Yorgos Lanthimos’ The Favourite explores the life of Queen Anne and the competition between her servants Abigail and Sarah to become her ‘favourite’. The film uses comedy to provide an alternative depiction of the often idealised royal courts, creating an image of debauchery and cruelty instead. Whilst the film focuses on the relationship between these three women, animals are also heavily featured throughout, the most significant of these being Anne’s pet rabbits, who serve as a replacement for the 17 children she has lost in her life. Whilst the film’s comedic nature oftentimes borders on the absurd, ridiculous and abject, the presence of these domestic rabbits interjects an element of tragedy within the film, consistently reminding us of the characters’ trauma and challenging the romanticised view of status and royalty.
The rabbits consistently haunt the film’s frames, often obscured in the background whilst the sound of their feet is overlaid with the film’s non-diegetic soundtrack, serving as a constant reminder of Anne’s loss throughout the film’s more comedic elements. For example, Fig.0.1. shows an established shot of Anne in a melancholic, and posed position. This is juxtaposed by the rabbits running out of the frame with no direction, foregrounding the idea that whilst humans are capable of acting and following direction, animals are not. This results in a more emotional reaction from the viewer when confronted with the rabbits. For example, later on in this scene we see one of the bunnies being crushed under Abigail’s foot, making the rabbits a significant tool in conveying the film’s shift from the comedic to something darker and more traumatic. Actress Emma Stone said on filming this scene, “It didn’t hurt the rabbit what I had to do, but it was just the concept of it made me sick to my stomach…, she is at a point of cruelty to something so small and vulnerable, and it’s just to exercise her power”.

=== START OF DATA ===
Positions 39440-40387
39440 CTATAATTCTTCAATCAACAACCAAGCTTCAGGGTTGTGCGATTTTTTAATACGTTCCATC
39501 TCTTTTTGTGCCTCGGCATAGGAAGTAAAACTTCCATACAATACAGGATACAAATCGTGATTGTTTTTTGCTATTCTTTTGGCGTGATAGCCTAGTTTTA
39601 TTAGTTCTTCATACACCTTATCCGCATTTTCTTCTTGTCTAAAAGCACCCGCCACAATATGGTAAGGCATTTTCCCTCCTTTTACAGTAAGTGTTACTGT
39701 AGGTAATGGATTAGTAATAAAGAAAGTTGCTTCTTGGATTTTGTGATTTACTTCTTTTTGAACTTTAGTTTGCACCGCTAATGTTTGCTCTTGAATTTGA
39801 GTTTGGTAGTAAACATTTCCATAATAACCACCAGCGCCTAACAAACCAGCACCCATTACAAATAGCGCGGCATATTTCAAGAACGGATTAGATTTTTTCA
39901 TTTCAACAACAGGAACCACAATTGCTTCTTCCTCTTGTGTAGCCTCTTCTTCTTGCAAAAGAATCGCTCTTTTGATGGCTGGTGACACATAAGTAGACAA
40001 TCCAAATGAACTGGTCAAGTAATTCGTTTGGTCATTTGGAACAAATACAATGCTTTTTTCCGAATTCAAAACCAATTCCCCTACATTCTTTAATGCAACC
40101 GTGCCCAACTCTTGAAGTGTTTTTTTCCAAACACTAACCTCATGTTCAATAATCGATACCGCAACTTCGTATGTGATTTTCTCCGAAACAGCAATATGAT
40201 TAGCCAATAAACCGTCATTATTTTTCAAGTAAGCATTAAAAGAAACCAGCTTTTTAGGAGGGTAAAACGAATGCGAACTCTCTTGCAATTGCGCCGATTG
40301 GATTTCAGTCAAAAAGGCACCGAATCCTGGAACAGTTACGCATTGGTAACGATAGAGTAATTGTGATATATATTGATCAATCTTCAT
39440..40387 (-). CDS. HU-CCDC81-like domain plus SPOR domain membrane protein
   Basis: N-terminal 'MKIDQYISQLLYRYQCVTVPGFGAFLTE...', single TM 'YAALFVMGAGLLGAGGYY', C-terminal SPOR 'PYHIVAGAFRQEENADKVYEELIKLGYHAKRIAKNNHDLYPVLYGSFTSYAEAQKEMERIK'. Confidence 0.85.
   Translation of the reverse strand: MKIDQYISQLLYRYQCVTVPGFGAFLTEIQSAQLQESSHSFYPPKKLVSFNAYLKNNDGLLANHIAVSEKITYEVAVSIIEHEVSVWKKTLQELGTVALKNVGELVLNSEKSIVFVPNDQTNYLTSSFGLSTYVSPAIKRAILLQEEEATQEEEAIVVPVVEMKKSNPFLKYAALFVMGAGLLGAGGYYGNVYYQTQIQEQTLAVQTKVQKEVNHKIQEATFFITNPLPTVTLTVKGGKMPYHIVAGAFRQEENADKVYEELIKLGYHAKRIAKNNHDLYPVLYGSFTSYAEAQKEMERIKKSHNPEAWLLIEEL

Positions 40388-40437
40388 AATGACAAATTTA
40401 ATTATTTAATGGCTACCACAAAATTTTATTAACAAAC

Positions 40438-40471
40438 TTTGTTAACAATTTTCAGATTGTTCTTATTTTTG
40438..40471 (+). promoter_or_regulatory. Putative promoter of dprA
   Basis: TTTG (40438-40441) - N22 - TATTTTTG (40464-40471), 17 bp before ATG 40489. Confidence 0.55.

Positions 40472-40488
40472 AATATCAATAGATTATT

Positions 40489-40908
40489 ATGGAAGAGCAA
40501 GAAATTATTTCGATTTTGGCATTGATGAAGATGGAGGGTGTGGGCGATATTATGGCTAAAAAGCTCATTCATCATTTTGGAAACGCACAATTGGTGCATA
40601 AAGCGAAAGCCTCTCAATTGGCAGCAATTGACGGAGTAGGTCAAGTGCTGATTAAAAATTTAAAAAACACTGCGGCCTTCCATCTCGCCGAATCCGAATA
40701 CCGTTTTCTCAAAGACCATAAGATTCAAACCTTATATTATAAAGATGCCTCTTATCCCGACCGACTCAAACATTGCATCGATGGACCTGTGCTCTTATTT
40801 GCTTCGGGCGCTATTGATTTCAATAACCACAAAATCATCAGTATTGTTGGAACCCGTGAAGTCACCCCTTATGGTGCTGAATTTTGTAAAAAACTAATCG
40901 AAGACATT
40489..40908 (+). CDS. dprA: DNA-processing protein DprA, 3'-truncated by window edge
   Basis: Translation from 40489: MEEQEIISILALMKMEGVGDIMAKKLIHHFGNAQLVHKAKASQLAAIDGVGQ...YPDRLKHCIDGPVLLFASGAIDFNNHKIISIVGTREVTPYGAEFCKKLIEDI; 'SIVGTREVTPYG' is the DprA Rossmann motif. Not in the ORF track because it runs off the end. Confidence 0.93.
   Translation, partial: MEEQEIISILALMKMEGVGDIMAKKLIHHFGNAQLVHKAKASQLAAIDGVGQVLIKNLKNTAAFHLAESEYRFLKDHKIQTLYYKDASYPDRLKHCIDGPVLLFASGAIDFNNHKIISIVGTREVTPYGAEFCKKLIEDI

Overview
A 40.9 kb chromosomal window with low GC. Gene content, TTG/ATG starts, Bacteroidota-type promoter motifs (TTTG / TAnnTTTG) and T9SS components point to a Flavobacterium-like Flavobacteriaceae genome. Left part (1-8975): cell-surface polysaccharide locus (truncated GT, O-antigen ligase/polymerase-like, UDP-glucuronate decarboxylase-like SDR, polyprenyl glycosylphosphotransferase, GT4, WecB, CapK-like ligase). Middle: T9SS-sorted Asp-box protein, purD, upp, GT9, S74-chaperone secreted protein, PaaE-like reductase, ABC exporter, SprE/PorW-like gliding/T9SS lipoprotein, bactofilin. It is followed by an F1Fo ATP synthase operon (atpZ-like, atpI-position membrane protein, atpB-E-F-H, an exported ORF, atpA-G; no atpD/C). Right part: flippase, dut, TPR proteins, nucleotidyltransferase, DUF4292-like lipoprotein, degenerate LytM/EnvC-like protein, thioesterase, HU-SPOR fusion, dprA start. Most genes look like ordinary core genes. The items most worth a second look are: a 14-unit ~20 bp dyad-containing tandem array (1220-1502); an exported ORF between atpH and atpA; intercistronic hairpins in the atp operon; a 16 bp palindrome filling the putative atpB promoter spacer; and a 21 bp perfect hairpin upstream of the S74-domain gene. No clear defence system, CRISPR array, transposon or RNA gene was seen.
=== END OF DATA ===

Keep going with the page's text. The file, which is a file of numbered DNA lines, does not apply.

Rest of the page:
Fig. 0.2. Depicts this moment in which Abigail crushes the rabbit, the close-up shot emphasises the superiority Abigail feels she has over the rabbit due to her increased status in the royal courts, her foot a dominating force within the frame. The camera is positioned so that the rabbits eye is facing the camera, directly confronting the viewer with this act of unjustified violence to an animal that is often perceived in the human imagination as ‘cute’ and ‘innocent’
In the film’s final sequence, (Fig.0.3) we see Abigail on the floor by Anne’s feet , forced to massage her leg. This position parallels the close-up shot of the rabbit under Abigail’s foot. This image is overlaid with close-up shots of Anne, and another, of the rabbits running around. Here, this shot brings together the lives of the two women and the rabbits, challenging the superiority Abigail earlier tried to assert over the bunny, in turn, bringing into question human conceptions of royalty and status and the idea that these elevate a human – Lanthimos demonstrates that in the end, we are all animals.
 Sharon Knolle, All Your ‘The Favourite’ Rabbit Questions, Answered (2019) <https://moviepaws.com/2019/01/20/all-your-the-favourite-rabbit-questions-answered/> [accessed 1 May 2020].